This dashcam footage shows the EF-2 tornado that hit Roy and Irene Tinkey's home a year ago this week. The Tinkeys live just north of the town of Chili in Clark County.
We brought you the story last year of how they survived the tornado as it moved their home 30 feet off its foundation. I caught up with the Tinkeys after a whirlwind of a year…
They were in the kitchen when it hit. "She said I think I hear hail. Well what she heard was debris hitting the side of the house was really what it was. And then everything...it hit us right then," said Roy Tinkey.
Irene was blown clear into the other room. Roy was forced to dive in a bathroom as the addition of the house collapsed. Then just like that it was over. "She was covered with two foot of debris. And so I picked her up and we come out here and I said Hun, we don’t have a house no more," explained Tinkey.
They were lucky to be alive. "All the trees except 2 went that way and two went this way and when it picked up the house it shoved it in them big trees and stopped the house."
Here’s something interesting. Just a few days ago a bathtub from that trailer was found 3/4 of a mile away in a field by one of their neighbors.
With the help of countless volunteers the Tinkeys cleaned up and moved in to their new house last November.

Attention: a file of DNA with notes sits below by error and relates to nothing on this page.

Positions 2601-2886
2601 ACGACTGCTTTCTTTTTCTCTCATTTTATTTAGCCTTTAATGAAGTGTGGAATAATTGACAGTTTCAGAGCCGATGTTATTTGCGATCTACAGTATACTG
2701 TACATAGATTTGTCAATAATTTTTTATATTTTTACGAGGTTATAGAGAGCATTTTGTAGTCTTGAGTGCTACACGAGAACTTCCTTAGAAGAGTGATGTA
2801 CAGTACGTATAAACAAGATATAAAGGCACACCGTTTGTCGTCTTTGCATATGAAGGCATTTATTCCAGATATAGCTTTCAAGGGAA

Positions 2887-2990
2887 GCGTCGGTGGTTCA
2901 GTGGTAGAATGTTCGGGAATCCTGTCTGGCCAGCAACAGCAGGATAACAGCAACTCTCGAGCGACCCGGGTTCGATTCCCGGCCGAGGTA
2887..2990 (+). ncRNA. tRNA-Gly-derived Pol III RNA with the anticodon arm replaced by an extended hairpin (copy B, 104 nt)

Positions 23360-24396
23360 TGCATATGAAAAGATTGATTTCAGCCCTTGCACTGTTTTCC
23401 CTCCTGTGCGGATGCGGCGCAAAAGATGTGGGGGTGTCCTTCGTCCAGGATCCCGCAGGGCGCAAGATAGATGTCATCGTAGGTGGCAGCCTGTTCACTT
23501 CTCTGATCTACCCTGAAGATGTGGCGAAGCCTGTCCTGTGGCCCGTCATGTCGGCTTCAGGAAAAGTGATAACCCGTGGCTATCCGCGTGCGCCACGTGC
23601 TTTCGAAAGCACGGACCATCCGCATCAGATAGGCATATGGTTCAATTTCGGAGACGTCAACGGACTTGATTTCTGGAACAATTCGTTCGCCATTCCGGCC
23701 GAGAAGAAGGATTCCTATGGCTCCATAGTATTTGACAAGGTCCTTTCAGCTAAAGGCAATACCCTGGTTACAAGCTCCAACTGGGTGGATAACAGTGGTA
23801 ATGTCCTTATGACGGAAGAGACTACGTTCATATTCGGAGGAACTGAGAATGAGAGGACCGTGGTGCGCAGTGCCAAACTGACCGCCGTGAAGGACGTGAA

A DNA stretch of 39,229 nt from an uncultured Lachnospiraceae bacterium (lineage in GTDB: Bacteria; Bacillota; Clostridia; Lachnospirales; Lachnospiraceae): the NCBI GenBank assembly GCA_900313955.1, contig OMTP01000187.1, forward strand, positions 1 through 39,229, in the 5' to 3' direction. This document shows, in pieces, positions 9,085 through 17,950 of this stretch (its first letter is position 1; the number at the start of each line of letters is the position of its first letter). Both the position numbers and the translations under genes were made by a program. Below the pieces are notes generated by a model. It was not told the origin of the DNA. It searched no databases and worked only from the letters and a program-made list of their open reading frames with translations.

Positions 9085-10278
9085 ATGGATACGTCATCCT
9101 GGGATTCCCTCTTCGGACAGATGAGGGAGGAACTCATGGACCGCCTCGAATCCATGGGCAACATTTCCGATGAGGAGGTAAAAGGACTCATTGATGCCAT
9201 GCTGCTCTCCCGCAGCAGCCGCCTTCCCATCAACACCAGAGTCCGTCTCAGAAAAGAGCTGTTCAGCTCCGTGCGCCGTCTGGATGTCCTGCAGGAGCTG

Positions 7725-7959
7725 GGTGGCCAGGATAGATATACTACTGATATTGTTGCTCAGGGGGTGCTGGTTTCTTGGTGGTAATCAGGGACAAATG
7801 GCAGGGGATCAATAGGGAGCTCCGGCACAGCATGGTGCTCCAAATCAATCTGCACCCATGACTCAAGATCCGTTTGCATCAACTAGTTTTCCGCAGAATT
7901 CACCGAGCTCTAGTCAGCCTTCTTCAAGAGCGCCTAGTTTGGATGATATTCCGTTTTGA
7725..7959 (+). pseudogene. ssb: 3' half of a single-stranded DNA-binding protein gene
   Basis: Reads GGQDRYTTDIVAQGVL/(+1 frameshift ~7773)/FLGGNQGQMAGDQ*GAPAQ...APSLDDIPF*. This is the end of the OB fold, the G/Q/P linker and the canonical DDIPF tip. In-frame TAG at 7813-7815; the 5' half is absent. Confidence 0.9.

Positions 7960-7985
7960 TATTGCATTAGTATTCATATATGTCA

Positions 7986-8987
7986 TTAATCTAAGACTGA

"I didn't expect that many people to show up and do what they did, and I never had the chance to thank everybody and I kind of get choked up about it. They didn't have to come...they came. They came out of the goodness of their heart, and I’ll remember that till the day I die," says Tinkey.
When they think about that day they're thankful to have each other despite losing most of the mementos of their over 50 year old marriage.
"You can buy a new vehicle. You can build new sheds but that stuff, those memories you had you can't get them back."
For them it's different now when they see a natural disaster on TV. "You say geez that's just terrible that it happened to them, but that's as far as it goes. You're kind of immune to it because you see it on TV all the time. Now, when I see disasters on the TV, it's really personal to me because I know what they're going through."